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Music in the English Provinces 1700-1900
Leeds, May 2001

LUCEM Leeds University Centre for English Music First Conference: Music in the English Provinces 1700-1900 Conference organisers: Dr Peter Holman, Dr Rachel Cowgill Department of Music, University of Leeds 19-20 May 2001 CALL FOR PAPERS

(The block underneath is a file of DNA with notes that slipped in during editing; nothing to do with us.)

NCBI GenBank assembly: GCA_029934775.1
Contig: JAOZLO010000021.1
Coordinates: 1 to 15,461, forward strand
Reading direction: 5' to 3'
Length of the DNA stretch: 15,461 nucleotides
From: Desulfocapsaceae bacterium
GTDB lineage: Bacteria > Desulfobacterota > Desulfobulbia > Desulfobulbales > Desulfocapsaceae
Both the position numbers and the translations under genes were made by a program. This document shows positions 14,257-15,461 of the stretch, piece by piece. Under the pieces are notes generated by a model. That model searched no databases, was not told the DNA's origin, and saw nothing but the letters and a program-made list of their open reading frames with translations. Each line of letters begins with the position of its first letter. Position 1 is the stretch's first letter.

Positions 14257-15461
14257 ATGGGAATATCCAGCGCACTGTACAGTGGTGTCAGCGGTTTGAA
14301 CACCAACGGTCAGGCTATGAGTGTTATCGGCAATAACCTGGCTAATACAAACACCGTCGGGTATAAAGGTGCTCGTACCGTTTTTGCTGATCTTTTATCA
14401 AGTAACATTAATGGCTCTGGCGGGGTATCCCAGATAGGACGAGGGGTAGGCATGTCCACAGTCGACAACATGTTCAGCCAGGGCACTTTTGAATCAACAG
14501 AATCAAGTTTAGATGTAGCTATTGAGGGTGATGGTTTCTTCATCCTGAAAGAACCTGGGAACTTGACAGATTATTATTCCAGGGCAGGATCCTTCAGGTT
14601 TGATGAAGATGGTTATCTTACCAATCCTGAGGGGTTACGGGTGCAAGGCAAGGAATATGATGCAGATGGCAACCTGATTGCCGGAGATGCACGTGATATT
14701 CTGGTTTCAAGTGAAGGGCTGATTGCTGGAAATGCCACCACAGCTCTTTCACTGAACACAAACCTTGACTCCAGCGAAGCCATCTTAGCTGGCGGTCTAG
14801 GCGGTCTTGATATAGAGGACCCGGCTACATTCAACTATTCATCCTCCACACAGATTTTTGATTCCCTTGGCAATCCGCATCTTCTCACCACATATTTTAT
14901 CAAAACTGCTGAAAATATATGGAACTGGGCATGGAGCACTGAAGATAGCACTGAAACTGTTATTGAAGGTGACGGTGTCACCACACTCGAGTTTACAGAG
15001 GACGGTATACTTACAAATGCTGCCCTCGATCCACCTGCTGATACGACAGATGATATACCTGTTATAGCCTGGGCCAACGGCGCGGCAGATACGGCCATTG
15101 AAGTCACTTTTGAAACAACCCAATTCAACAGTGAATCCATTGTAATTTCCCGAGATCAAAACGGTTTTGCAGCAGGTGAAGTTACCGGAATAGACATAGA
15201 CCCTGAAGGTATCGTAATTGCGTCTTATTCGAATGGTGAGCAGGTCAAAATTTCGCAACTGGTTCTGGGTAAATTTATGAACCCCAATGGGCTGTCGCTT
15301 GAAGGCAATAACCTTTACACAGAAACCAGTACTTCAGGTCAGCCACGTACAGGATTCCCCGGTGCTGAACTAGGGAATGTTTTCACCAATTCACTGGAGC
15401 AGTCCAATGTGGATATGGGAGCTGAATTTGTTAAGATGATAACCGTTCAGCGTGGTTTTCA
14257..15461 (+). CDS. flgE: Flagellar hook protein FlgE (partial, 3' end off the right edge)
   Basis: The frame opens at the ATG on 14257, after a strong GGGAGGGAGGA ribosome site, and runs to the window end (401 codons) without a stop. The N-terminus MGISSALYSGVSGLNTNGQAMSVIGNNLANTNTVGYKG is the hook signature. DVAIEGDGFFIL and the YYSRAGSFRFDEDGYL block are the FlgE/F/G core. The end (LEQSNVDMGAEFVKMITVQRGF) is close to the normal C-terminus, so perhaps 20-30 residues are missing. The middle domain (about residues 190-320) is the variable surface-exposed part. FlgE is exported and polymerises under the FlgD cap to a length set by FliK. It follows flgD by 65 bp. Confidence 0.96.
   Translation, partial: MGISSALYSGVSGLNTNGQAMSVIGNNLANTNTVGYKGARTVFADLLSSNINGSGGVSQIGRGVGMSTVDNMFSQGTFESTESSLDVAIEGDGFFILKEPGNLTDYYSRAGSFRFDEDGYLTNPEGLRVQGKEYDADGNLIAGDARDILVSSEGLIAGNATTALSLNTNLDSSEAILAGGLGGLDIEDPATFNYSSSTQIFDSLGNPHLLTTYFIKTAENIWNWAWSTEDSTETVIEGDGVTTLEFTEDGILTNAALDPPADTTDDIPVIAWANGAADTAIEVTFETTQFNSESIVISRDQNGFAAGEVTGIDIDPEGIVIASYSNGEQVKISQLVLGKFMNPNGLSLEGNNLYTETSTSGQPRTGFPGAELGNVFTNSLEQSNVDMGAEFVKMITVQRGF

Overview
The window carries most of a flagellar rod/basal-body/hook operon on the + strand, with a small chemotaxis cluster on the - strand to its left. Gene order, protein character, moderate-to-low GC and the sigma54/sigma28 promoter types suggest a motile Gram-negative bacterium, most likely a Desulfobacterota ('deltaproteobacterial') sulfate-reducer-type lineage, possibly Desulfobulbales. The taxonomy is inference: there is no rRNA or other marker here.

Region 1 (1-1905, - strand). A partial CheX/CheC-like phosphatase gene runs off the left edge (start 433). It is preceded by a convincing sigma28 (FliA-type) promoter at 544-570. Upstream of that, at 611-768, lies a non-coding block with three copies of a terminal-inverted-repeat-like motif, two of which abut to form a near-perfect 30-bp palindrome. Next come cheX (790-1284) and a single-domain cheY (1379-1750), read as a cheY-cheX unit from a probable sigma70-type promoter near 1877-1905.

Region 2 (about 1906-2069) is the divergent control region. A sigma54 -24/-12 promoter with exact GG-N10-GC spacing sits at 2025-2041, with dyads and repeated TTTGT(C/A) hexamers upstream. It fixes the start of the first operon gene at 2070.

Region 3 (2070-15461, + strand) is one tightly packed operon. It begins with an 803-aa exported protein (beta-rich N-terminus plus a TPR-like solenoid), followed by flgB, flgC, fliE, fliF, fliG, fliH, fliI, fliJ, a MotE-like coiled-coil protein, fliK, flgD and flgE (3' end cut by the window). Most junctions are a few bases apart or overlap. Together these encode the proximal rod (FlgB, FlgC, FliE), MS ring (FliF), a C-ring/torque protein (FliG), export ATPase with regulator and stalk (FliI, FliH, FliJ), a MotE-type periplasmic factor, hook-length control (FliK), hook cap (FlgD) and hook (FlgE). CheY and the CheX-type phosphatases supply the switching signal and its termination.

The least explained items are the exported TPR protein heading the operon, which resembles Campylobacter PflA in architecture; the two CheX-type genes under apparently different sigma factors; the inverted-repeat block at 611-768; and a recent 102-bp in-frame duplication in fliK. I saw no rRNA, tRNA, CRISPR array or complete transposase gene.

In recent years the traditional view that English musical life in the eighteenth and nineteenth centuries was largely centred on London has been increasingly called into question. A number of studies have revealed the richness and vitality of musical activity in provincial towns and cities, encompassing glee clubs, church choirs, military and brass bands, choral and orchestral societies, theatres and so on. Indeed, when viewed from a European perspective, it could be argued that the strength of music in the provinces was one of the most distinctive features of English musical life. This conference will bring together scholars and performers in a weekend of papers, round tables and practical sessions, beginning on 10am on Saturday, 19 May (registration from 9am). It will end with a concert on Sunday afternoon given by Leeds Baroque Orchestra and Leeds University Baroque Choir directed by Peter Holman of concertos, anthems and psalmody by English provincial composers 1750-1850. Offers of 20-minute papers are welcome, as well as suggestions for round tables and practical sessions. Please send an abstract of no more than 200 words by the end of January 2001. Some accommodation has been reserved at Fairbairn House, within walking distance of the Music Department (B&B: 25 single, 34.50 ensuite, 39.50 double); please ask for further details. Conference fee: 25 (including the concert, morning coffee, lunch on Saturday, afternoon tea). Please send abstracts to: LUCEM, Department of Music, University of Leeds, Leeds LS2 9JT, UK telephone: +44-(0)113 233 2545 (Dr Holman) or 2532 (Dr Cowgill) fax: +44-(0)113 233 2586 e-mail: lucem@compmus.com url: www.leeds.ac.uk/lucem